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Verticordia densiflora var. cespitosa facts for kids

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Verticordia densiflora var. cespitosa
Scientific classification e
Kingdom: Plantae
Clade: Tracheophytes
Clade: Angiosperms
Clade: Eudicots
Clade: Rosids
Order: Myrtales
Family: Myrtaceae
Genus: Verticordia
Subgenus:
Species:
Varietas:
V. d. var. cespitosa
Trinomial name
Verticordia densiflora var. cespitosa
(Turcz.) A.S.George

Verticordia densiflora var. cespitosa is a flowering plant in the myrtle family, Myrtaceae and is endemic to the south-west of Western Australia. It is a shrub with small leaves and pink, or pink and white flowers. It is one of five varieties of the species Verticordia densiflora.

Description

Verticordia densiflora var. cespitosa is a shrub which grows to a height of 20–70 cm (8–30 in) and has a fire-tolerant lignotuber. The leaves vary in shape from linear to egg-shaped and those near the flowers are 0.8–1.5 mm (0.03–0.06 in) wide.

The flowers are honey-scented and arranged in corymb-like groups on erect stalks usually from 2 to 3 mm (0.08 to 0.1 in) long, sometimes 4 mm (0.2 in) long. The flowers are silvery-pink to bright mauve-pink and white, sometimes all pale to deep pink. The floral cup is shaped like half a sphere, about 1.5 mm (0.06 in) long, smooth but hairy near its base. The sepals have a base which is a short, broad strap and are 2.5–3.5 mm (0.098–0.14 in) long, with 2 to 4 lobes which have a fringe of coarse hairs. The petals are a similar colour to the sepals, 1.2–1.9 mm (0.05–0.07 in) long, egg-shaped with many filaments on their ends. The style is 5–6 mm (0.20–0.24 in) long, extends beyond the petals, is curved and hairy and has a thickened base. Flowering occurs from October to May.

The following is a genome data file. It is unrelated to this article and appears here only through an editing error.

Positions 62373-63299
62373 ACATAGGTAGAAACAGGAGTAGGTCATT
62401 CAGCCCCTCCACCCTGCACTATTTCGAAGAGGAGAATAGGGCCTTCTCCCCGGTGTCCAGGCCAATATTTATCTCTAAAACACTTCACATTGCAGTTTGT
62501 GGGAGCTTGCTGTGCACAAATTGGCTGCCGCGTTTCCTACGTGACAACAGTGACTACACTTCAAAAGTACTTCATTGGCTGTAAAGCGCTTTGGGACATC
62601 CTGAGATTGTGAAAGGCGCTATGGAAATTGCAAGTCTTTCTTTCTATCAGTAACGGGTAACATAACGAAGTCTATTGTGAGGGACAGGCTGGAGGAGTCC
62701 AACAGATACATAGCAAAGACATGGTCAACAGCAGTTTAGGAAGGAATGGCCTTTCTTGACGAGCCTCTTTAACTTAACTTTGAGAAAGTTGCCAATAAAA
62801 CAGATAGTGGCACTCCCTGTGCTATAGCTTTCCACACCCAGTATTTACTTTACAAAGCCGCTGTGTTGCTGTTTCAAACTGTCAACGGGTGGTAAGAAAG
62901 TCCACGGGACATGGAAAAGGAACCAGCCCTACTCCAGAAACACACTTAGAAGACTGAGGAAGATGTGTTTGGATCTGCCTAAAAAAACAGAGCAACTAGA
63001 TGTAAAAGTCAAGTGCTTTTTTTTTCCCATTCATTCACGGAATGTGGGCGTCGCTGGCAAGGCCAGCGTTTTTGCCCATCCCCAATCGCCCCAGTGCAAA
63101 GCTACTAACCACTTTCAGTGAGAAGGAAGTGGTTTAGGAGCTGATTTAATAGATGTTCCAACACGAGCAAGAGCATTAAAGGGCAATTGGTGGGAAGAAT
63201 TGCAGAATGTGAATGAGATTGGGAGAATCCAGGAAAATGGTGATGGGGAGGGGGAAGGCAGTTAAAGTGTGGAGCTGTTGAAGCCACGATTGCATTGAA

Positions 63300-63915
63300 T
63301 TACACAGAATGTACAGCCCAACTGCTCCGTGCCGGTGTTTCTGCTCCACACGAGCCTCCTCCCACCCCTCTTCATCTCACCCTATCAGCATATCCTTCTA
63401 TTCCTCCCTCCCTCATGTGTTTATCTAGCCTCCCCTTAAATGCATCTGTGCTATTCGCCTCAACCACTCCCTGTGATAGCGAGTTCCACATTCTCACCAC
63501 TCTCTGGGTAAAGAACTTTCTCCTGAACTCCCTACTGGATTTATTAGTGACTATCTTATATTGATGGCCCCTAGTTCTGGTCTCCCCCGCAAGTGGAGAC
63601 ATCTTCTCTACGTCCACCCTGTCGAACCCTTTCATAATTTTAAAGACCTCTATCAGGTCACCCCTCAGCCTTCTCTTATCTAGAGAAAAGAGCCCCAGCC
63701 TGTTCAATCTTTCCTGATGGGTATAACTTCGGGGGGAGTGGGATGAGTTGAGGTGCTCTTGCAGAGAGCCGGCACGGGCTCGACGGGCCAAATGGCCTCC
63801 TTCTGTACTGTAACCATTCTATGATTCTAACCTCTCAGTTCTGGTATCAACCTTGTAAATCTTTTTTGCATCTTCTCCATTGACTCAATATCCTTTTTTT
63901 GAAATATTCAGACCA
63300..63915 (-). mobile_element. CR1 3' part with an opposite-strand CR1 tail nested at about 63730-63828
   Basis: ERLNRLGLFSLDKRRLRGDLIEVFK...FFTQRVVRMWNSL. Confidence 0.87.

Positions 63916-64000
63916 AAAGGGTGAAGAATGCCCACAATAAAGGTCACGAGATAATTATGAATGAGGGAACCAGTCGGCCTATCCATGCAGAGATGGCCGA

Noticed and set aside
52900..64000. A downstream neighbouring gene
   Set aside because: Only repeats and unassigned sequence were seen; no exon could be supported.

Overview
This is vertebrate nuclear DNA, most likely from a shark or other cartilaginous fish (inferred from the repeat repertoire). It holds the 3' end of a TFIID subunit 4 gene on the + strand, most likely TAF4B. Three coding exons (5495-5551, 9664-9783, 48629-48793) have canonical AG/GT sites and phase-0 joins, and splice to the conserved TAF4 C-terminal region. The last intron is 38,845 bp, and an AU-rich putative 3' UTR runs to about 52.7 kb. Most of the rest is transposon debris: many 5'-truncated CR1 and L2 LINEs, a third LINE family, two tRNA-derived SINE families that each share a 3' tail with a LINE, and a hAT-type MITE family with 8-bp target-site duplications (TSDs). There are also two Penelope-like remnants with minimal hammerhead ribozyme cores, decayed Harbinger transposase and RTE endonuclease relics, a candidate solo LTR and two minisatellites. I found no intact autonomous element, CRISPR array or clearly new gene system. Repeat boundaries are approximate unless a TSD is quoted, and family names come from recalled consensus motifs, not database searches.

Taxonomy and naming

Verticordia cespitosa was first formally described by Nikolai Turczaninow in 1847 and the description was published in Bulletin de la Société Impériale des Naturalistes de Moscou. In 1991, Alex George undertook a review of the genus Verticordia, described five varieties of Verticordia densiflora and recognised V. cespitosa as a variety of V. densiflora. The epithet "cespitosa" is "from the Latin caespitosus (tufted), in reference to the habit of the type specimen, deliberately spelt cespitosa by Nicolas Turczaninow", both in the protologue and on the holotype sheet.

Distribution and habitat

This variety of V. densiflora grows in sand, often associated with granite or spongolite, sometimes in poorly drained, low-lying areas. It is found in heath, shrubland or woodland from near Geraldton in the north to near Esperance on the south coast and inland as far as Dowerin. It occurs in the Avon Wheatbelt, Coolgardie, Esperance Plains, Geraldton Sandplains, Jarrah Forest, Mallee and Swan Coastal Plain biogeographic regions.

Conservation

Verticordia densiflora var. cespitosa is classified as "not threatened" by the Western Australian Government Department of Parks and Wildlife.

Use in horticulture

There are several forms of this variety - one is a tall, open shrub which often has large flower heads and another is compact, rounded and produces masses of flowers. Both are relatively hardy plants, even in more humid areas such as Sydney, will grow in a range of soils and are relatively tolerant of frost. Propagation is easy from cuttings and from seed, although the germination rate is relatively low.

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